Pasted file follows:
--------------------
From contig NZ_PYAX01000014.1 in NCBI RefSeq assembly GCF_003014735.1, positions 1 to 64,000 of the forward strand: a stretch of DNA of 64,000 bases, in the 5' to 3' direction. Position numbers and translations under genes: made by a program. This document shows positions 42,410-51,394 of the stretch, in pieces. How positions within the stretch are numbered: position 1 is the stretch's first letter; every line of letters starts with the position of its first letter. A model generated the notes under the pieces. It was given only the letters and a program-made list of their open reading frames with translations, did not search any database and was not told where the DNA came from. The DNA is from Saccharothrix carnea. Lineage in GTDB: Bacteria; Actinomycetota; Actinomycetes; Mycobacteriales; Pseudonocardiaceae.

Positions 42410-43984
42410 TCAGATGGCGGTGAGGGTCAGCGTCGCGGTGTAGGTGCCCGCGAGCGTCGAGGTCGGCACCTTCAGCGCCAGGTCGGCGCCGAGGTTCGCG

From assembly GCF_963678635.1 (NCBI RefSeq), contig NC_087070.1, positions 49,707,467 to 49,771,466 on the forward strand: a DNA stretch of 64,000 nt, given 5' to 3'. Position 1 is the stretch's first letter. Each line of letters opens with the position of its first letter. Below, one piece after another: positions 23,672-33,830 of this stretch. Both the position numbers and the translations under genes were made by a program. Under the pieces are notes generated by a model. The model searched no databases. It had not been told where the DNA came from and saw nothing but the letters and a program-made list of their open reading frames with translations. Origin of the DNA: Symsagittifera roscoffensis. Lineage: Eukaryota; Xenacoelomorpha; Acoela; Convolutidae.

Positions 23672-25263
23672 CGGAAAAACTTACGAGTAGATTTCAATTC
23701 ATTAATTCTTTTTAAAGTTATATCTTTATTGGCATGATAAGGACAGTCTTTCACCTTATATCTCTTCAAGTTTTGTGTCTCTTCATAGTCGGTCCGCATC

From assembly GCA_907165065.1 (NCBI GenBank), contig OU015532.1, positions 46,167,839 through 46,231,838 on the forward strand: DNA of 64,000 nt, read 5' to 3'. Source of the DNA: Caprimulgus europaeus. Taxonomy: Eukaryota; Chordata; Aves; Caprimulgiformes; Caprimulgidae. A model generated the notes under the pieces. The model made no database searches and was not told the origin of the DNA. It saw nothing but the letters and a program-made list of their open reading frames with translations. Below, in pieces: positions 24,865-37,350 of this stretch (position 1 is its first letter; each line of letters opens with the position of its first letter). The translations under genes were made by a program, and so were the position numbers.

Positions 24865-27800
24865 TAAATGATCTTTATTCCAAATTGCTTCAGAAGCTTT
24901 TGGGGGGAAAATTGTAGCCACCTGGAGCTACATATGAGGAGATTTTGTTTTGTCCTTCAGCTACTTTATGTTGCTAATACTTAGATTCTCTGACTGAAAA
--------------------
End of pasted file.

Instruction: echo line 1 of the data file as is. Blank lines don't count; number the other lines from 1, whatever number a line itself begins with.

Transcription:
From contig NZ_PYAX01000014.1 in NCBI RefSeq assembly GCF_003014735.1, positions 1 to 64,000 of the forward strand: a stretch of DNA of 64,000 bases, in the 5' to 3' direction. Position numbers and translations under genes: made by a program. This document shows positions 42,410-51,394 of the stretch, in pieces. How positions within the stretch are numbered: position 1 is the stretch's first letter; every line of letters starts with the position of its first letter. A model generated the notes under the pieces. It was given only the letters and a program-made list of their open reading frames with translations, did not search any database and was not told where the DNA came from. The DNA is from Saccharothrix carnea. Lineage in GTDB: Bacteria; Actinomycetota; Actinomycetes; Mycobacteriales; Pseudonocardiaceae.